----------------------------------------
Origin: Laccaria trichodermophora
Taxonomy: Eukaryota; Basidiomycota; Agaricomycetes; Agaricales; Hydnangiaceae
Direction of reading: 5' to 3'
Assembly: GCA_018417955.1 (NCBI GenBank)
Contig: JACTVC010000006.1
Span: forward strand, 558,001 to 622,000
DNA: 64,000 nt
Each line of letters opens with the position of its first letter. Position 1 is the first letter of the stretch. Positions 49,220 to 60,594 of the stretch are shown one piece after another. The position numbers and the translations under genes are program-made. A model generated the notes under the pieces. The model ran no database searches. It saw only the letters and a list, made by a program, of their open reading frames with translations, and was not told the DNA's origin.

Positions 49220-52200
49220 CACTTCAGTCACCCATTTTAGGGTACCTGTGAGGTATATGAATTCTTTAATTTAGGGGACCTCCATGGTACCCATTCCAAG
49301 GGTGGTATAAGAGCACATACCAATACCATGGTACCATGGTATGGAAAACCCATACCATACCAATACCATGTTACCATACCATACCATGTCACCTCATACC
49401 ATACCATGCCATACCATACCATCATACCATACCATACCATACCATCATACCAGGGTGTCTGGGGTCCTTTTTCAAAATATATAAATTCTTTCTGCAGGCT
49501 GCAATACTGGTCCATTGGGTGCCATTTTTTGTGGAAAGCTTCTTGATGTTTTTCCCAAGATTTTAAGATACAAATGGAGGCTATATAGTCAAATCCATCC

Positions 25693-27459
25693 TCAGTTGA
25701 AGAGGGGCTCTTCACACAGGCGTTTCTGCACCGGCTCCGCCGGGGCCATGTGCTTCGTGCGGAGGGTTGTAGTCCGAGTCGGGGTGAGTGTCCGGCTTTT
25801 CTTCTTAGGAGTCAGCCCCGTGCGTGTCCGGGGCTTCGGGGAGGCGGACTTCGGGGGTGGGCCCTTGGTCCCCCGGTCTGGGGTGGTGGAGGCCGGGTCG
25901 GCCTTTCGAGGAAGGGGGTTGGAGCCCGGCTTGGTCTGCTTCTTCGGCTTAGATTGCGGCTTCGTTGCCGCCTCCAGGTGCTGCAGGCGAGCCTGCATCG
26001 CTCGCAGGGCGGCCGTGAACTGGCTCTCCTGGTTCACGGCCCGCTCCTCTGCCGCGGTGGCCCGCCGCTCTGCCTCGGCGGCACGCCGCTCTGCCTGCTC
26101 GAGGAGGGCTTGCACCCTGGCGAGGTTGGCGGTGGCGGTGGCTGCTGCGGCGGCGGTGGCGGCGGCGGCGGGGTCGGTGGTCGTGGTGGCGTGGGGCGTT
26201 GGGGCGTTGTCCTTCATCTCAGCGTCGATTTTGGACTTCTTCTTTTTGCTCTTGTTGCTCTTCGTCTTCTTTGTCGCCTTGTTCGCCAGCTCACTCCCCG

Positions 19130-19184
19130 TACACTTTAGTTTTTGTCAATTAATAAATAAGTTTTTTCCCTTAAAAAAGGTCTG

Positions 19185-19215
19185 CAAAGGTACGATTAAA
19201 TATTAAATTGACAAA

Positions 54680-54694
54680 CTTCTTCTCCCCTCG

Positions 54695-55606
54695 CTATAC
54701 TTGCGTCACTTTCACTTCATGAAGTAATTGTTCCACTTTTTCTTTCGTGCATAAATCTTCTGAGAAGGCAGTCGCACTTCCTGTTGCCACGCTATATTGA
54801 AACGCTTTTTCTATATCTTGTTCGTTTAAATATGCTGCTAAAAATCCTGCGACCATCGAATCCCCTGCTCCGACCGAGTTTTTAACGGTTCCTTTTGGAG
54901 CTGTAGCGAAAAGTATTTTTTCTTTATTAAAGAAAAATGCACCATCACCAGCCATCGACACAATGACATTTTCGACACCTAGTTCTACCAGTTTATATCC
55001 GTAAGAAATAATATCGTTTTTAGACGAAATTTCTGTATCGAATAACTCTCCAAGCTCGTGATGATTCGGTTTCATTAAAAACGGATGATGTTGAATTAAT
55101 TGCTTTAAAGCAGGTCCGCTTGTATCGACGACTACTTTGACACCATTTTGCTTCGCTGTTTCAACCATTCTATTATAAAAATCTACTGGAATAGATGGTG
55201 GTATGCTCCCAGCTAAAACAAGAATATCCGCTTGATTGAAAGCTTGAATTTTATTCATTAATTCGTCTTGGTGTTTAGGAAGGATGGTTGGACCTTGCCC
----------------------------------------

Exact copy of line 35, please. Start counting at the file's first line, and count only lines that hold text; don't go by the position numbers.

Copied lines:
55101 TGCTTTAAAGCAGGTCCGCTTGTATCGACGACTACTTTGACACCATTTTGCTTCGCTGTTTCAACCATTCTATTATAAAAATCTACTGGAATAGATGGTG